Minn. students excel on ACT, but students of color still behind

Minnesota ACT scores
Minnesota students have highest average ACT score in the U.S., but students of color still lag far behind.
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Minnesota's high school students are again tops in the nation on the ACT, the test that gauges how well students are prepared for college.

But big gaps remain in test scores and college readiness between the state's white students and students of color.

For the past nine years Minnesota students have posted the highest average overall score among states where a majority of students take the exam.

The state's students had an average score of 22.9, a tiny slip from the previous year's score of 23, but still nearly two full points higher than the nationwide average, according to an ACT report released Wednesday. The highest possible score is 36.

White students in Minnesota had an average score of 23.7. But the average score for black students was 17.9 ā€” the lowest average among non-white test-takers.

There's also a gap in overall college readiness between white students and student of color. Although 44 percent of white students met college readiness benchmarks in English, math, reading and science, only 10 percent of black students did.

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State Education Commissioner Brenda Cassellius is happy with the overall results, but said more work remains to be done to improve the results of all students.

"We're proud that we're number one in the nation; that's important," Cassellius said. "Certainly we'll be much more proud when every single one of our students earn a high school diploma and are ready for college or to go right into a career."

A new effort that starts this year aims to improve college readiness for all students.

Students will take tests in 8th grade and 10th grade to see if they're on track to take the ACT. In the spring, all Minnesota high school juniors will take the full ACT, for free. Last year, 76 percent took the test.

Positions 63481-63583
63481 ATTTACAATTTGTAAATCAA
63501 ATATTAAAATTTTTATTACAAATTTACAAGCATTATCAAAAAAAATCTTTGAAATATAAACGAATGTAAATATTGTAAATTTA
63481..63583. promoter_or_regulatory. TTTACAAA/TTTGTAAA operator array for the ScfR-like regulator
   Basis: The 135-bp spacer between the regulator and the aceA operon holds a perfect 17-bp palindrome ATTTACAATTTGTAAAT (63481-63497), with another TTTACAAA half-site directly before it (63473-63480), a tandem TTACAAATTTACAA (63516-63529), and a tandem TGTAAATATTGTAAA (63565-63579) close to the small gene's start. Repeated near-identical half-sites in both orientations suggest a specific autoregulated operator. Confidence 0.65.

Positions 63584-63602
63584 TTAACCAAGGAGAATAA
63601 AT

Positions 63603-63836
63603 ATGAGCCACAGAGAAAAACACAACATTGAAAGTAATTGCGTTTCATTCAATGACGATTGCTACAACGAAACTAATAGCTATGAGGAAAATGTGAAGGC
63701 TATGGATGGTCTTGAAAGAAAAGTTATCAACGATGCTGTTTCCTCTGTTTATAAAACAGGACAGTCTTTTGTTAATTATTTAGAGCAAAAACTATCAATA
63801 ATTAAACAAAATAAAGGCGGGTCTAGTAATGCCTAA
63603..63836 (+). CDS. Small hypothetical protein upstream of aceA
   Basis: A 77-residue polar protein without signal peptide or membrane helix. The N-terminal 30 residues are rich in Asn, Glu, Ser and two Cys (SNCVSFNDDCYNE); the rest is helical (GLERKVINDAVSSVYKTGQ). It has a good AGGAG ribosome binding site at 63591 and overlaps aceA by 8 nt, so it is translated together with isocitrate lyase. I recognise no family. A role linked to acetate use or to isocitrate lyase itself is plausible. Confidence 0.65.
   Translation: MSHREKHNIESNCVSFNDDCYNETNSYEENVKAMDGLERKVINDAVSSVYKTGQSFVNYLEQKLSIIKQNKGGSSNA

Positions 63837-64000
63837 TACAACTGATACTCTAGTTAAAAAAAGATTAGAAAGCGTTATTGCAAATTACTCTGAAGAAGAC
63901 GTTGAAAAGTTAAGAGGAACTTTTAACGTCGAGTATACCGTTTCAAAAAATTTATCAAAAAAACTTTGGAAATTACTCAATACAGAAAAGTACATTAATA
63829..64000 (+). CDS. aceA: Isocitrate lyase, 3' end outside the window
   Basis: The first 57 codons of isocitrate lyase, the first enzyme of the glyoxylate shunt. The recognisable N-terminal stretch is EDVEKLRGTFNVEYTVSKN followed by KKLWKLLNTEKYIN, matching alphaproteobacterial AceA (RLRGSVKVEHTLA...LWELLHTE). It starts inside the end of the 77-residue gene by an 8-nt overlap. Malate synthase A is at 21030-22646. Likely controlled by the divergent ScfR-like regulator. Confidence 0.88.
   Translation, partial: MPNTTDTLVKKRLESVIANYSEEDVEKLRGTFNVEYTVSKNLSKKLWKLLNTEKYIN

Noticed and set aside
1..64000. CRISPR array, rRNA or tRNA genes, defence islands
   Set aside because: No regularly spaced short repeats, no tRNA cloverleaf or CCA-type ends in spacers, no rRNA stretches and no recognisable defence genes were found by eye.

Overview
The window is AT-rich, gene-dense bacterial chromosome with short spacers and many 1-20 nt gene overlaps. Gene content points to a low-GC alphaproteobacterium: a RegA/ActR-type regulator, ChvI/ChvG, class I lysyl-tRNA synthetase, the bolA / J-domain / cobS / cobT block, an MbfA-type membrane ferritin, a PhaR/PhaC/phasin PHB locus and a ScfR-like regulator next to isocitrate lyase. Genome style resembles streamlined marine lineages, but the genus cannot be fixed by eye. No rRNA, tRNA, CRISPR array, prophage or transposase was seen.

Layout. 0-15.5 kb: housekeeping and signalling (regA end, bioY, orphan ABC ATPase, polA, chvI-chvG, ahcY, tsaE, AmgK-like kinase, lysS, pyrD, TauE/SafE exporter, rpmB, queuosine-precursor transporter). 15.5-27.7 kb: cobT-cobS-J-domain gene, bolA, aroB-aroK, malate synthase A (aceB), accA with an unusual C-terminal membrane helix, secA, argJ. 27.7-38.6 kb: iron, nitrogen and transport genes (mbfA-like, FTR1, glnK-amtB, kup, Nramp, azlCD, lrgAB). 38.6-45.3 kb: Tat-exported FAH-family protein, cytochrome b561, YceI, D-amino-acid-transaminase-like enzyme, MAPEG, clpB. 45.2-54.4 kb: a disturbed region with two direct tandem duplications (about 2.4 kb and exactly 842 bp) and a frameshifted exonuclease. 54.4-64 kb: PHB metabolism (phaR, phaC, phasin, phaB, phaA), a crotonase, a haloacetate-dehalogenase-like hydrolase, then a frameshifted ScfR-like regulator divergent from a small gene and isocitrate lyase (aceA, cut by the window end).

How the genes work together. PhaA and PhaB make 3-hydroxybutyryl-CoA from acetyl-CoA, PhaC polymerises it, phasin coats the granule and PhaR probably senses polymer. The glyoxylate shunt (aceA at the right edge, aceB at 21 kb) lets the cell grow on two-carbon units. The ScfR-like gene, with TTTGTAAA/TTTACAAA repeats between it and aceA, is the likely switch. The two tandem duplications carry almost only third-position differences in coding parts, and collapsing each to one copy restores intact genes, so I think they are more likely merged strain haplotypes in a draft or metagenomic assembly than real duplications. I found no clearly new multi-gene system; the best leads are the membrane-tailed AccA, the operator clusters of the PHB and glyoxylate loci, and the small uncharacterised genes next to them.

The exam will replace a series of tests students were required to pass in order to graduate in recent years.

Casselius calls the switch a game changer.

"It sets the expectation that every student has to have some level of post-secondary in order to earn a living wage in the future and be ready for a career," she said.

The new testing protocol is intended to get more students thinking about what they'll do after high school, said Larry Pogemiller, commissioner of the state Office of Higher Education.

"That doesn't necessarily mean a four-year college," he said. "It could be a two-year or a even a certificate program. But that it's likely that something beyond your high school diploma is going to be necessary."

Pogemiller said helping students, especially students of color, better prepare for college isn't something that should start in the final years of high school.

He said a new state push to place more children into quality pre-school education, and have them reading at grade level by the third grade, will pay off years later when they take those college readiness tests.

ā€¢ Related: Rybak, colleagues unveil plan to attack achievement gap